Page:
1. Not finding help here? Sign up for a free 30min tutor trial with Chegg Tutors
    Dismiss Notice
Dismiss Notice
Join Physics Forums Today!
The friendliest, high quality science and math community on the planet! Everyone who loves science is here!

Arc Length & Parametric Curves

  1. Apr 25, 2009 #1
    1. The problem statement, all variables and given/known data
    Find the length of the curve y=x^2-4|x|-x from x=-4 to x=4.

    3. The attempt at a solution

    I realized there is a corner at x=0 so i tried to get around this by pluggin in x for x>=0 and -x for x<0. However, my integrals don't match the answer.

    http://texify.com/img/%5CLARGE%5C%21%5CLARGE%5C%21%5Cint_%7B-4%7D%5E%7B0%7D%20%5Csqrt%7B1%2B%282x-3%29%5E2%7D%20dx%20%2B%20%5Cint_0%5E%7B4%7D%20%5Csqrt%7B1%2B%282x-5%29%5E2%7D%20dx%20.gif [Broken]

    Which does not match the answer 19.56, what did I do wrong?


    Also, when I do try to find arc length in parametric curves and often more that not, a curve repeats itself in a given interval. How do I detect this and avoid it to just find length of one cycle?
     
    Last edited by a moderator: May 4, 2017
  2. jcsd
  3. Apr 25, 2009 #2

    jhae2.718

    User Avatar
    Gold Member

    How is this curve parametric? x and y are not functions of t.

    Arc length for a curve on Cartesian coordinates is the integral from a to b of sqrt(1+(dy/dx)2) dx.

    How are x2-3x and x2-5x derivatives of y=x2-4|x|-x? You are finding the arc length of a different curve: x3/3-3/2x2+C on [-4,0) and x3/3-5/2x2+C on (0,4].

    If you were operating with parametric equations, Arc length for a curve is the integral from a to b of sqrt((dx/dt)2+(dy/dt)2) dt.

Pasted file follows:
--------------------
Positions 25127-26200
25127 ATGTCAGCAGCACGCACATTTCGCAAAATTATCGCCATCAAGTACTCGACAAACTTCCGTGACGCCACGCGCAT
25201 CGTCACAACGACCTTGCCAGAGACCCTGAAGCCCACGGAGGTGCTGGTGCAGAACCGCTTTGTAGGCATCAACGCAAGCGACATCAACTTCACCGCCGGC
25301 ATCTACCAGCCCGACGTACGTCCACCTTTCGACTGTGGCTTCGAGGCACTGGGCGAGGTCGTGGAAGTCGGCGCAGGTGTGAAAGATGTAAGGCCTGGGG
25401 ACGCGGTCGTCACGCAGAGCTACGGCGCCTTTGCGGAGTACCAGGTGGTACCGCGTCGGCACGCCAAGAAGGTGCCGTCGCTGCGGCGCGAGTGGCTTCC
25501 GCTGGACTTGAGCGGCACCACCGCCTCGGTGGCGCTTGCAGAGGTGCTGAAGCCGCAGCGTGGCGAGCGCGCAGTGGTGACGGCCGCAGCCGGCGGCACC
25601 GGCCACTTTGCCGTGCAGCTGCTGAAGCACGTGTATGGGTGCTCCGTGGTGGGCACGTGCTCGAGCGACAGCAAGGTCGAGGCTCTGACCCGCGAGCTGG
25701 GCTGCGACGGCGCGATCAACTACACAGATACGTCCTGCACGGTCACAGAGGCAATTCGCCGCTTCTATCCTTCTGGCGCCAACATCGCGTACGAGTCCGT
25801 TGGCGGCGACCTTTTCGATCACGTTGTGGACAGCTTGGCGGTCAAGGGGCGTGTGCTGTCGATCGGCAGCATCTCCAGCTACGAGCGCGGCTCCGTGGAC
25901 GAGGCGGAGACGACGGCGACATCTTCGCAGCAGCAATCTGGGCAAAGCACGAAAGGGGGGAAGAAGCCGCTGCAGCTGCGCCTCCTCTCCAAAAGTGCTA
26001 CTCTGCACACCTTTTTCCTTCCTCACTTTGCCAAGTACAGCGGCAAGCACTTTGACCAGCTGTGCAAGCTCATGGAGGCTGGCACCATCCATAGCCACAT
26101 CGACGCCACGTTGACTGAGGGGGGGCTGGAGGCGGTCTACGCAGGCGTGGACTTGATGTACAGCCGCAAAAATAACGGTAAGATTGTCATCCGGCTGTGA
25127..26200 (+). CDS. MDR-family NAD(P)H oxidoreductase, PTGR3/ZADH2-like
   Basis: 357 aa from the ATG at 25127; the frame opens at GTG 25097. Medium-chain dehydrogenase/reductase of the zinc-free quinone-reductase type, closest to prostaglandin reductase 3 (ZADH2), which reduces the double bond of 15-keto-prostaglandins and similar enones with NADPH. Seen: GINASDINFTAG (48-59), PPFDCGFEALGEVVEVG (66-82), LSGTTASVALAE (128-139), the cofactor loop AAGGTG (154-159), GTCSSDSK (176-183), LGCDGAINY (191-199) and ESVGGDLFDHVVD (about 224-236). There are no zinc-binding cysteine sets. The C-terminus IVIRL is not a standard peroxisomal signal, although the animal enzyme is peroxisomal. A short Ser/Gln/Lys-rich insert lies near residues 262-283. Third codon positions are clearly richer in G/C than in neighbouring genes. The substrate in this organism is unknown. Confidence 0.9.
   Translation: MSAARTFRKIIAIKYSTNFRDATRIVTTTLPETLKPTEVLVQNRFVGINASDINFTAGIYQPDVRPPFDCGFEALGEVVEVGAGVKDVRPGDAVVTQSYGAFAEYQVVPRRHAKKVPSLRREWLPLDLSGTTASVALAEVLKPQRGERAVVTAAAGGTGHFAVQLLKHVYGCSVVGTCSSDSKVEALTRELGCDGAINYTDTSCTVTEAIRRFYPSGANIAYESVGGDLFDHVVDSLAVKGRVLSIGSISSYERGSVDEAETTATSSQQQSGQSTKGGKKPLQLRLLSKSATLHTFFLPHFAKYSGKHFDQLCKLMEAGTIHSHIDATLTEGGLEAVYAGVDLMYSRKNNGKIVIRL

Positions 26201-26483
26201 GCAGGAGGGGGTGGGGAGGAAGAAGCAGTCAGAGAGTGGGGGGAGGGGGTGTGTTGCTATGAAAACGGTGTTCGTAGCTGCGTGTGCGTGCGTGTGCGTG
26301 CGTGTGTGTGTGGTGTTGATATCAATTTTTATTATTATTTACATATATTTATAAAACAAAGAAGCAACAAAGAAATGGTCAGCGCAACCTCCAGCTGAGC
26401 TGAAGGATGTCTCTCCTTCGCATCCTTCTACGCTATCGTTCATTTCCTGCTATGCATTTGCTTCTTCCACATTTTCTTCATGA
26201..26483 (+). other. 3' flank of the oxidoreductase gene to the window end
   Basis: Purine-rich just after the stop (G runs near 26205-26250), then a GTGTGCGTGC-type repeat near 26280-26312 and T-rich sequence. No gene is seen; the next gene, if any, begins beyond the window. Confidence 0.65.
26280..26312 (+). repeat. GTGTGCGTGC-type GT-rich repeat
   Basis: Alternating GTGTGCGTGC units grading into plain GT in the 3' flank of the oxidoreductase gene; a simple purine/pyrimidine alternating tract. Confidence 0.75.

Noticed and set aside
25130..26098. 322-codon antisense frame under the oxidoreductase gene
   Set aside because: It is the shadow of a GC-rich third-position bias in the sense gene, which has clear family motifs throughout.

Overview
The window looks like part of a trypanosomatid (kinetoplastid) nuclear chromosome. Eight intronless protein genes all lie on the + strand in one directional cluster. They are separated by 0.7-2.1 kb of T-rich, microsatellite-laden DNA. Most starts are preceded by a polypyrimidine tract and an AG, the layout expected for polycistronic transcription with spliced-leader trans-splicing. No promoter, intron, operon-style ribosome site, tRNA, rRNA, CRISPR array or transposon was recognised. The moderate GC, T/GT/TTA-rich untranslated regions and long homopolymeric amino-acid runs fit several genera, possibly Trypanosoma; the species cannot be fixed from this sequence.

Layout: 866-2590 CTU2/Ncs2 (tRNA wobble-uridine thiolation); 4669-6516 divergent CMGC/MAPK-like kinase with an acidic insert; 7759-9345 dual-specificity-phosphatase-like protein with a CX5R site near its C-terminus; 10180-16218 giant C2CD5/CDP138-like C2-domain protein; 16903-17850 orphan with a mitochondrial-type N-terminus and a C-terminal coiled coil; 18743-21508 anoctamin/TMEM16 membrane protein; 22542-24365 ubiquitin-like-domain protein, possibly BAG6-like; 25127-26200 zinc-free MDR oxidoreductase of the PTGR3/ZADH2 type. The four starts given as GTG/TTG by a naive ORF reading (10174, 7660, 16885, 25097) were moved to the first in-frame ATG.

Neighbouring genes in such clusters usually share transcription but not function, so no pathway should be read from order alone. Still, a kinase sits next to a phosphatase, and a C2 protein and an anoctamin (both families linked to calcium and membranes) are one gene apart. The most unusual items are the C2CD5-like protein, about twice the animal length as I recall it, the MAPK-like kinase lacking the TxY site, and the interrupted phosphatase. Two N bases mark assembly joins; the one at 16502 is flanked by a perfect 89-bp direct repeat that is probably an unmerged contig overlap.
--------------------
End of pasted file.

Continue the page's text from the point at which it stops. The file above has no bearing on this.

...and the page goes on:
Last edited: Apr 25, 2009
  4. Apr 25, 2009 #3
    my mistake I was so intent on writing it up that i forgot to take derivative. I did not do this on the actual work when trying to solve this problem.


    About hte parametric curves(this one isn't), when i'm given an x=f(t) and y=g(t) to find it in an interval say [a,b] where it repeats in the interval [a,b] say a few times, how will i know when to break it up to find one length of the cycle?


    sorry about the confusion
     
  5. Apr 25, 2009 #4

    jhae2.718

    User Avatar
    Gold Member

    No problem.

    I would look at the behavior of the curve and look for the point where it begins to repeat itself. I would try to find an approximation of where it begins to do so and then solve the equations for a value of t where it does so.

    Could you post an example of such a curve? That would help me in understanding exactly what you want, and it would give me something to work with to get you a better answer on what to do.

    If the case is a parametric function that moves to a value and then repeats along itself, find the endpoint. It may be a max min; try finding a value for which dy/dx=0.
     
  6. Apr 25, 2009 #5
    x=cos(3t)
    y=sin(3t)

    x interval [-1,1]
     
  7. Apr 25, 2009 #6

    jhae2.718

    User Avatar
    Gold Member

    To deal with the corner, we split y=x2-4|x|-x into a piecewise function:
    y=x2+4x-x=x2+3x on (-inf,0)
    and
    y=x2-4x-x=x2-5x on (0,inf)

    Remember, |x|=-x, -inf<x<0 and x, 0<x<inf

    You incorrectly removed the absolute value term. This should give you the correct answer when you take Sa0sqrt(1+(dy/dx)2)dx+S0bsqrt(1+(dy/dx)2)dx.

    Can't believe I missed that.
     
    Last edited by a moderator: May 4, 2017
  8. Apr 25, 2009 #7

    jhae2.718

    User Avatar
    Gold Member

    Looking at the graph of x=cos(3t) and y-sin(3t) on a t interval beginning at 0 and ending at some c such that the graph traces over itself, we notice that at t=0 the graph is located at (1,0) in Cartesian coordinates. Thus, the graph will repeat itself the next time x=1.

    Thus, we set x=cos(3t)=1. Solving for t, the first solution we get greater than 0 is the upper limit of integration. Then we take find the arc length from 0 to that value.
     
Know someone interested in this topic? Share this thread via Reddit, Google+, Twitter, or Facebook




Similar Discussions: Arc Length & Parametric Curves
Loading...